Whether you need a cast for your broken leg or major surgery on some vital organ, one of the best places in the world you could possibly be is right here in Alberta, where race, gender, age, religion, lifestyle, or the amount of cash in your bank account doesn’t matter. You’re going to get the help you need!
Alberta Health Services (AHS) is the largest province-wide, fully-integrated health system in the country, delivering the very best in health and medical services to more than four million Albertans (& beyond) twenty-four hours a day, seven days a week.
So many talented storytellers with so many enticing stories to tell! We love our homegrown wordsmiths and can’t help bragging about them! In fact, if you've got some time on your hands and are looking for some good reads, then check out any of these Edmonton-born-and/or-raised writers:
Nasra Adem, Bert Almon, Wayne Arthurson, Todd Babiak, Jalal Barzanji, David Belke, Eileen (E.C.) Bell, Ted Bishop, E.D. Blodgett, Tim Bowling, Andrew Brook, Marty Chan, Daisy Chang, Myrl Coulter, Charlotte Cranston, Diana Davidson, Laurel Deedrick-Mayne, Candas Jane Dorsey, Caterina Edwards, Marina Endicott, Minister Faust, Rita Feuti, Helen Forrester, Brad Fraser, Gary Garrison, Pauline Gedge, Martyn Godfrey, Katherine Govier, Darrin Hagen, Greg Hollingshead, Carl Honoré, D.C. Hooke, Mel Hurtig, Phillip Jagger, Zillur Rahman John, W.P. Kinsella, Jessica Kluthe, Myrna Kostash, Robert Kroetsch, Stewart Lemoine, Janice MacDonald, Laurie MacFayden, Alice Major, Conni Massing…
To be honest, I can drink a cup of coffee from just about anywhere, but there’s no denying that some places simply serve up superior brews. Just as Edmonton’s culinary scene matures and expands, so does its coffee landscape, broadening local bean buffs’ alternatives to include more than the ubiquitous Starbucks or Timmy’s.
There are java joints offering up specialty coffees and tasty cafe cuisine in virtually every corner of the city, from the Burrow in the downtown Central LRT station to the Carrot on Alberta Avenue. Some of the “older” shops have even grown into local franchises, like Transcend, Credo, or the Remedy Cafe, all with multiple locations around town.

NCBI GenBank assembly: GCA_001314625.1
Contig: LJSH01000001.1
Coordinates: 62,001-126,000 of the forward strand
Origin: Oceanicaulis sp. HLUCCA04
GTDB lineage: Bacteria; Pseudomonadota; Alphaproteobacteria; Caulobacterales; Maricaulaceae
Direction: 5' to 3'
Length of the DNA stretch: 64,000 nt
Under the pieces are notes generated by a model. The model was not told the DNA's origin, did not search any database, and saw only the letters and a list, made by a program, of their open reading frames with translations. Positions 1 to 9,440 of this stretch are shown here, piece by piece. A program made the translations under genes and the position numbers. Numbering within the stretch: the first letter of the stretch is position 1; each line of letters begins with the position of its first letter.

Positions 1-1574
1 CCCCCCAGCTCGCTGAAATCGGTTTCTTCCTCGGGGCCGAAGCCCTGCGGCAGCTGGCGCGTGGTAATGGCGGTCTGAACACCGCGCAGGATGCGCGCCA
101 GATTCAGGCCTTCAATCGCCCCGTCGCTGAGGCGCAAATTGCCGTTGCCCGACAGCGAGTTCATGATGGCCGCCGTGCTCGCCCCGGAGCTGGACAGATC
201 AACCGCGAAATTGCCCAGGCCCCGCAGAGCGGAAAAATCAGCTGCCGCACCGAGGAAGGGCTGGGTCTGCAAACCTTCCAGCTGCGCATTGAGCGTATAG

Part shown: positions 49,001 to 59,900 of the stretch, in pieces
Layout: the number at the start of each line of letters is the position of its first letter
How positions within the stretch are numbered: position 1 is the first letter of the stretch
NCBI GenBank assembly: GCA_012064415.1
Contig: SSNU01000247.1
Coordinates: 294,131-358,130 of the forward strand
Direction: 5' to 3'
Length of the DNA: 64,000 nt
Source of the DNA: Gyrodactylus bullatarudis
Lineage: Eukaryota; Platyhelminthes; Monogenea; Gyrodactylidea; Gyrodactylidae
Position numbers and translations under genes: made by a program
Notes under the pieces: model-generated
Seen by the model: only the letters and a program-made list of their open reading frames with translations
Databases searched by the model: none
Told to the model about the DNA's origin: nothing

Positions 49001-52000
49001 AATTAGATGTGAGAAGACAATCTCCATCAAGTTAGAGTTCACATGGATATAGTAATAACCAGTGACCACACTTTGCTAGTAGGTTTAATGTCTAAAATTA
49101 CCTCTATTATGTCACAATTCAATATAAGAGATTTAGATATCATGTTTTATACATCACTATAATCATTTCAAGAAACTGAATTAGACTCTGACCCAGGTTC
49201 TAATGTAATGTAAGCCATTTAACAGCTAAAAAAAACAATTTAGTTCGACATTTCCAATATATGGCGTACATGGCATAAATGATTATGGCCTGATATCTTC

Filming of MGM’s iconic The Wizard of Oz began on a lot 2,800 kms away in Culver City, California on October 13, 1938. On that very same Thursday, Edmonton began it’s own cinematic legacy, as the doors of The Roxy Theatre opened up for the first time on the corner of 124 Street & 107 Avenue.
At the time, the Roxy was considered one of the most luxurious movie theatres around, built by I.F. Shacker of Hanna with spring seating, air conditioning, and plenty of legroom! Designed by Edmonton architect William G. Blakey, the Roxy would eventually screen The Wizard of Oz (1939), but the very first feature lit up on the theatre’s marquee was Deanna Durbin’s Mad About Music, which started at 6:00 that evening.
Eventually, in 1988, the Roxy became a live performance venue, and by 1989 was the home of the Theatre Network and their Nextfest. It remained one of Edmonton’s most beloved venues for local artists up until January 13, 2015. That day, the Roxy burnt to …
There’s a #foodie revolution happening in Edmonton, just ask any of the growing number of food bloggers and social media gluttons online. They’ve been pretty busy telling us about the delectable delights that are all of a sudden all over town, as exciting new cafes and eateries pop up mostly - but not exclusively - in the downtown and Old Strathcona regions.
The culinary scene in Edmonton has finally earned some respect and is no longer just that place where big U.S. franchises come to test the waters before expanding throughout the rest of the country. Nope, we’ve evolved into something kind of like the Portland or Atlanta of Canada, this sort of overlooked market for emerging chefs and their maverick menus.